Commonplace Book: Entry 2: The conversation
Intro to Sarah B. Schindler’s Architectural Exclusion: Discrimination and Segregation through Physical Design of the Built Environment
Robert Moses was known as the “Master Builder” of New York.1 During the time that he was appointed to a number of important state and local offices,2 he shaped much of New York’s infrastructure, including a number of “low-hanging overpasses” on the Long Island parkways that led to Jones Beach.3 According to his biographer, Moses directed that these overpasses be built intentionally low so that buses could not pass under them.4 This design decision meant that many people of color and poor people, who most often relied on public transportation, lacked access to the lauded public park at Jones Beach.5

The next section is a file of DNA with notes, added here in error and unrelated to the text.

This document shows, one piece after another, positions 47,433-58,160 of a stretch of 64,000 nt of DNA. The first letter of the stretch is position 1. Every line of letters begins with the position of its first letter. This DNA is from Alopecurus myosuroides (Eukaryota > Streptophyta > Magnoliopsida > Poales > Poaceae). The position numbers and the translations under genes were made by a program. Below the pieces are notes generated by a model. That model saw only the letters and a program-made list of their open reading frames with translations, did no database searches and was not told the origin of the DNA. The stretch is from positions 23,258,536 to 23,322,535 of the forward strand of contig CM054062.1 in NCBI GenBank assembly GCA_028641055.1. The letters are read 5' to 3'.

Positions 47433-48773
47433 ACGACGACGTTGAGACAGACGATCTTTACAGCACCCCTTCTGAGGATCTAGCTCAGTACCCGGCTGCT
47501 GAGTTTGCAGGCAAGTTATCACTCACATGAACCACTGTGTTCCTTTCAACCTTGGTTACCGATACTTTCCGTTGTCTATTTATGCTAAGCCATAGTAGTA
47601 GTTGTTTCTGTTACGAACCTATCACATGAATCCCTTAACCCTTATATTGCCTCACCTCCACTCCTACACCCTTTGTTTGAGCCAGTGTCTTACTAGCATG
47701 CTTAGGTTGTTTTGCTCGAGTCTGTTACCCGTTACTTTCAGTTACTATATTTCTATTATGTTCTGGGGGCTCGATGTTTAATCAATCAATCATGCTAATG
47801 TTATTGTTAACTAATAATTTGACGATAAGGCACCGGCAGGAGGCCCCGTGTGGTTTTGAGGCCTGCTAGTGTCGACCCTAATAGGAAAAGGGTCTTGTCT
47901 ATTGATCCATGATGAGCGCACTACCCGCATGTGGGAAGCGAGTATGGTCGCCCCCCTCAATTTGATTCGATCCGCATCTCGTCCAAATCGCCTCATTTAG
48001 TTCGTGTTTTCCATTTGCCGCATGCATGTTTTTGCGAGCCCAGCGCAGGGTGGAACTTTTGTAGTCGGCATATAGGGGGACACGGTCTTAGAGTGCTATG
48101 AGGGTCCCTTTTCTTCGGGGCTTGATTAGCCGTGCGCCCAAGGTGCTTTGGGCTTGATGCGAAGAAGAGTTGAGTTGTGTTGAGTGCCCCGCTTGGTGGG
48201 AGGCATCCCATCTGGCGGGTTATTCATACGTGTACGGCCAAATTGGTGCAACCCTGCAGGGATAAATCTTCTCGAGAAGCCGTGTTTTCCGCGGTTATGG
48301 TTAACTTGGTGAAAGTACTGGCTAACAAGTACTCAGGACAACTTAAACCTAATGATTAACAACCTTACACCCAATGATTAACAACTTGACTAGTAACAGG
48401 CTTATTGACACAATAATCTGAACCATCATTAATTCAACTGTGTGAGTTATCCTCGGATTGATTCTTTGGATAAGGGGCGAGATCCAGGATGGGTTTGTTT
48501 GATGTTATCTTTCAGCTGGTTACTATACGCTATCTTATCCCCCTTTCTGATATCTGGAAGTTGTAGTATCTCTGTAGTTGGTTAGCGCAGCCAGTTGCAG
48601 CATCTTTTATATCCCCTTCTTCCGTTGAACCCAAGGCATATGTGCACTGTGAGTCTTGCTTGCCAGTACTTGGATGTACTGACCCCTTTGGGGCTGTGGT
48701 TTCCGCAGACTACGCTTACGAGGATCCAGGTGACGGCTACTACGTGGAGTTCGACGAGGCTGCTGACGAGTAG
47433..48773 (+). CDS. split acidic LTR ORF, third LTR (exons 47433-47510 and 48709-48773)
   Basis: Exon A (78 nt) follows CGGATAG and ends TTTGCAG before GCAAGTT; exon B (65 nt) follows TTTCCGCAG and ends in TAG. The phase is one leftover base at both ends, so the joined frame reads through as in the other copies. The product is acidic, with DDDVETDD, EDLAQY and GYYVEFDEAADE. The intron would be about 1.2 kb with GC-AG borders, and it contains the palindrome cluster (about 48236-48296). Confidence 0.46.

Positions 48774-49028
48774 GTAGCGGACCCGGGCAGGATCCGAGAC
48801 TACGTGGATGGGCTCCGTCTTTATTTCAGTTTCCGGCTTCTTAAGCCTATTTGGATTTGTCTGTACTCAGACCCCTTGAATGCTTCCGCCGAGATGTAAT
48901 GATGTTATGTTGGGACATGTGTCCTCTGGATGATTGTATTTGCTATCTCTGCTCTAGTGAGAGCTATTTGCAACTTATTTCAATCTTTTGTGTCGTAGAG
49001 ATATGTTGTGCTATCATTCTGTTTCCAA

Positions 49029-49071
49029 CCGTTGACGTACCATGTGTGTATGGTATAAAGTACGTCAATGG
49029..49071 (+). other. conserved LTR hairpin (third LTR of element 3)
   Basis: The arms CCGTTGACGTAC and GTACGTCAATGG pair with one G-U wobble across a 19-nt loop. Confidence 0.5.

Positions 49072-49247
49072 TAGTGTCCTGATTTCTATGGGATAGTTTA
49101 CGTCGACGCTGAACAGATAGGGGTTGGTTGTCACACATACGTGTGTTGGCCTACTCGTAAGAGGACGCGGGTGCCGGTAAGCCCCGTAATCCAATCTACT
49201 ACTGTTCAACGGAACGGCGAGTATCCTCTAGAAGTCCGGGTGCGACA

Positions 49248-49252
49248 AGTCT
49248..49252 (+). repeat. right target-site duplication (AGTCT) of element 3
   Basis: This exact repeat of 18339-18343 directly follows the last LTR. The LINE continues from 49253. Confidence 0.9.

This follows the template of “They Say, I Say” :
A number of sociologists have recently suggested that X’s work has several fundamental problems.
Excerpt from Sarah B. Schindler’s Architectural Exclusion: Discrimination and Segregation through Physical Design of the Built Environment
Justice Marshall dissented, acknowledging that this inconvenience carried a “powerful symbolic message.”12 He wrote, “The picture that emerges from a more careful review of the record is one of a white community, disgruntled over sharing its street with Negroes, taking legal measures to keep out the ‘undesirable traffic,’ and of a city, heed-less of the harm to its Negro citizens, acquiescing in the plan.”13 He believed that through this action, the city was sending a clear message to its black residents.
Follows the template of “They Say, I Say” :
Introducing something Implied or Assumed